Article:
Food Bank on the Edge executive director Cris Martin beams next to a new cooler installed on Friday thanks to help from the district’s public works team. (Andrew Bailey photo)

Food Bank on the Edge executive director Cris Martin beams next to a new cooler installed on Friday thanks to help from the district’s public works team. (Andrew Bailey photo)

Food Bank on the Edge cheers Ucluelet’s public works crew

“They really saved our day. They were our heroes for sure”

The Food Bank on the Edge Society is singing the praises of Ucluelet’s public works crew after being saved from a dicey situation on Friday when new equipment showed up on short notice.

The society’s executive director Cris Martin told the Westerly News that the food bank received a roughly $20,000 refrigeration grant from Food Banks Canada and used the funds to purchase two new freezers and a new commercial cooler.

“The dicey part was we didn’t know when it was going to come. Then I got the word at 7:30 Friday morning that the delivery window was 7:45 to 9 a.m.,” she said.

She said she immediately reached out to the public works crew for help loading and installing the new equipment and three members were quick to lend a hand.

“They showed up happily and helped us…They really saved our day. They were our heroes for sure,” she said, adding it took roughly four hours to load up and install the new equipment.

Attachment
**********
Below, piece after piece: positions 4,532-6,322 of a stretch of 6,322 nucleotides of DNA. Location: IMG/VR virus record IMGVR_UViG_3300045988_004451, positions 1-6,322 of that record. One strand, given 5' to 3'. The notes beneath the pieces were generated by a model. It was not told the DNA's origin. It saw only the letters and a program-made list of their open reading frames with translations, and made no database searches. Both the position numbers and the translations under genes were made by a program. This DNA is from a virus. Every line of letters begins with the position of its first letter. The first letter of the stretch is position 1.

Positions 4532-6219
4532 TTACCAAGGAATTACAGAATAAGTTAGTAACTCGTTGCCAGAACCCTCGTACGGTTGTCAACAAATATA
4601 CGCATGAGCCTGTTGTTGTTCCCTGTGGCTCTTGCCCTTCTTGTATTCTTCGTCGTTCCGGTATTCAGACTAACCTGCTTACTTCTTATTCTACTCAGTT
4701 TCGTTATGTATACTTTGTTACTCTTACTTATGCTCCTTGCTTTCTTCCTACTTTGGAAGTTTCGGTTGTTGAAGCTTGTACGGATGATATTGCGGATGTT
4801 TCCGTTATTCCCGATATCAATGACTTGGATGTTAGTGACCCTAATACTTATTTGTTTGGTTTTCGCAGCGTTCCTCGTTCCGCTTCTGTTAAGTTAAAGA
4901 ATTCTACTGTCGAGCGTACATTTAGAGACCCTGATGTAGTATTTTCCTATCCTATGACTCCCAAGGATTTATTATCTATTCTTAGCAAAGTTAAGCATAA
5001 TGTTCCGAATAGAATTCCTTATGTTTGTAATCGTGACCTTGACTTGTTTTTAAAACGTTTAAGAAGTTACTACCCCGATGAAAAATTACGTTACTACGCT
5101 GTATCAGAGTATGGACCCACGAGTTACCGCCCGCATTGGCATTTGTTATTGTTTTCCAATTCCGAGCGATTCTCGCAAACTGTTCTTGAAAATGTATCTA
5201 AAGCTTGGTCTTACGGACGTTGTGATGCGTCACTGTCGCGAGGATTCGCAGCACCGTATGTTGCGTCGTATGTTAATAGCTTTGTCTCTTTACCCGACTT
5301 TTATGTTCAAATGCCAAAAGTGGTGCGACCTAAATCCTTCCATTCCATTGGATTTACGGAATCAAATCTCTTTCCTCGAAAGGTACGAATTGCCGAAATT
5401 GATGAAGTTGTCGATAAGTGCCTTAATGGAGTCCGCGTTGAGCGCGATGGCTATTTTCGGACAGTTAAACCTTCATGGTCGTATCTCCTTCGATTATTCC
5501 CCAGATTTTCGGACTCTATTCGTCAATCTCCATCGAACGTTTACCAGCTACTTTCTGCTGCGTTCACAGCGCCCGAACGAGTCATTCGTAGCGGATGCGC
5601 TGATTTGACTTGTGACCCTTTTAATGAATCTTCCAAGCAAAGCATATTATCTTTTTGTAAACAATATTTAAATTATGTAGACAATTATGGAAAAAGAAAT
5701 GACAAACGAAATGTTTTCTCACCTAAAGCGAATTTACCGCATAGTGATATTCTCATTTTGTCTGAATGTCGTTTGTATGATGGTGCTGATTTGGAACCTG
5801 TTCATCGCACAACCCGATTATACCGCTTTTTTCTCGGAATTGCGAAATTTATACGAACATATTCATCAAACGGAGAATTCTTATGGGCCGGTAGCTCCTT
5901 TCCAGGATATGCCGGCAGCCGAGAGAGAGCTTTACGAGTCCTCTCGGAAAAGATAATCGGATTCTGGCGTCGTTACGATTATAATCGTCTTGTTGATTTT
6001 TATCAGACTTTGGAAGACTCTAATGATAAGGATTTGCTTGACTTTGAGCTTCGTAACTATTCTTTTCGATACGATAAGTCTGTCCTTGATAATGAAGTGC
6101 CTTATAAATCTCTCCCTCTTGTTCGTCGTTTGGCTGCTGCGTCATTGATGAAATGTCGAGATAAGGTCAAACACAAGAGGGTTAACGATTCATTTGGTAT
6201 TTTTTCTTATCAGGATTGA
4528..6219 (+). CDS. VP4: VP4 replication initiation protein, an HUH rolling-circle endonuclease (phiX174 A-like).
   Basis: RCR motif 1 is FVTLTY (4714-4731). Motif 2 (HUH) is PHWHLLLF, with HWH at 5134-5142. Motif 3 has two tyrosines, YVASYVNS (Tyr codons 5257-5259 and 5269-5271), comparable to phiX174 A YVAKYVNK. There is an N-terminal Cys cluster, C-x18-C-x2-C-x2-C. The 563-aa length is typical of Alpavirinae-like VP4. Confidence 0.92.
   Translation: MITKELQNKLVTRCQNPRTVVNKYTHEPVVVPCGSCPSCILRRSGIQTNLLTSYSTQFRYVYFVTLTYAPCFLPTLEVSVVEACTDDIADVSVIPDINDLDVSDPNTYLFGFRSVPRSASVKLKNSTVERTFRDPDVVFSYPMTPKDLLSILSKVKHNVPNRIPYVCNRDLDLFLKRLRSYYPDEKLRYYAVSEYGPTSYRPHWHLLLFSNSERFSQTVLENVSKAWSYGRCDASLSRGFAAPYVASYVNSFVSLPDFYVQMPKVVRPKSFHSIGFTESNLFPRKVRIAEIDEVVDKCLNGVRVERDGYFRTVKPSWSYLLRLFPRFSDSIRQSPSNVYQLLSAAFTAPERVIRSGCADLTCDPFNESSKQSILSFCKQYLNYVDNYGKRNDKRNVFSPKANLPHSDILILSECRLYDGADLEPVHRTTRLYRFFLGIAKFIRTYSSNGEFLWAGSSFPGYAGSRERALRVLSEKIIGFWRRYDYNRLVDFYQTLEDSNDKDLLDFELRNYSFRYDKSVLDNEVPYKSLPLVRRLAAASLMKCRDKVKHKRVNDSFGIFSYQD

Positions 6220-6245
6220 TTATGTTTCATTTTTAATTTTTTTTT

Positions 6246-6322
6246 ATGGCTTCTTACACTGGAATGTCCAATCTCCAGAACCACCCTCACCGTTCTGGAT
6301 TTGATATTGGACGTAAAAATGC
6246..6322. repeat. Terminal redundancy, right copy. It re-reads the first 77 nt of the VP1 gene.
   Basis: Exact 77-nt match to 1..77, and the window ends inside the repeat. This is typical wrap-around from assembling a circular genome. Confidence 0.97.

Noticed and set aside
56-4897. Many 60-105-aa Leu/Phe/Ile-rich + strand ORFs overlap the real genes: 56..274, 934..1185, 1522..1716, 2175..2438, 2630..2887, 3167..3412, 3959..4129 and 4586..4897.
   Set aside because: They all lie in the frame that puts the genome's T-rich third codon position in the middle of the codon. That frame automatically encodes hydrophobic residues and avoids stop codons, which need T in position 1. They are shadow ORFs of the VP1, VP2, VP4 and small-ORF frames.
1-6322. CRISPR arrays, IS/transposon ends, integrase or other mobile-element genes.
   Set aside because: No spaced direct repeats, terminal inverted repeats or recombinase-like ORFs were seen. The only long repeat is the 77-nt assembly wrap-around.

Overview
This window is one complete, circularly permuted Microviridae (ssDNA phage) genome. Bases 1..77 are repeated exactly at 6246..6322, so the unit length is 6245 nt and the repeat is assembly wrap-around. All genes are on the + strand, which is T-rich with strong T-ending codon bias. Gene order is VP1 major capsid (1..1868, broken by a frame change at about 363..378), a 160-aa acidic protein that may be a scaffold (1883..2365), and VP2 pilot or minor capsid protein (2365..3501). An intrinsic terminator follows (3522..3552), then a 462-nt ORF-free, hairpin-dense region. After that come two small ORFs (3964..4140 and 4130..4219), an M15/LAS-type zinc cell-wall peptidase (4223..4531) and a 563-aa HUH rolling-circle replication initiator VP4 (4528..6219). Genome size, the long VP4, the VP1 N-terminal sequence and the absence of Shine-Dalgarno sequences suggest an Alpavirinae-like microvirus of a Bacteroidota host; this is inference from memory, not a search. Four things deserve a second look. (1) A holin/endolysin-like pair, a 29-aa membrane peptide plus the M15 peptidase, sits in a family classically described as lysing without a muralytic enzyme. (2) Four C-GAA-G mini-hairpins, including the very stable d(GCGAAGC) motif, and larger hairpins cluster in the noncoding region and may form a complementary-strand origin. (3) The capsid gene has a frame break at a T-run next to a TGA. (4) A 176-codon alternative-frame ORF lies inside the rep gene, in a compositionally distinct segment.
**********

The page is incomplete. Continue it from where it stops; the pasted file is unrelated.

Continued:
“Once they got their rhythm, it was like a well oiled machine…They knew what they we’re doing, they were very knowledgeable, everybody was in a great mood, we made sure they got coffee and muffins. It was very important for us because we were kind of strapped for help at that point in time and they really stepped up for us. If they hadn’t stepped up to help us, we would have been scrambling.”

She added the new equipment will hopefully be on the move again in short order as the society continues its pursuit of a new facility.

The food bank has received land from the district and recently applied for a Community Gaming Grant from the provincial government buoyed by 15 letters of support.

“It was just a huge pat on the back that we were able to reach out to everybody and get their written support for our grant and I know that going forward that sentiment will prevail in the community as it always has. Our community has always been so good to us,” Martin said.

She suggested the project is expected to cost roughly $1.3 million and the society hopes to break ground as early as the spring of 2022.

“We have a lot of fundraising to do,” she said. “We’re going to be starting crowdfunding projects in the near future.”

Anyone looking for more information about the new building project or to make a donation towards its fruition should check out the society’s freshly launched website at foodbankontheedge.ca.

“We have big, big plans and we’re just going to take baby steps. It’s basically one step at a time at this juncture,” Martin said. “This is a future project for us that is going to happen. It is definitely going to happen. It’s not a dream, it’s going to become a reality.”

She added the community’s vocal support for the society helps “boost up” volunteer spirits.

“People don’t like to think that families are going hungry or kids are going hungry. It’s sad and it could be discouraging, but there is an underlying positivity just from our ability to help people,” she said. “We serve approximately 100 families a month and we take it very seriously. It brings us joy to see our clients.”



andrew.bailey@westerlynews.ca

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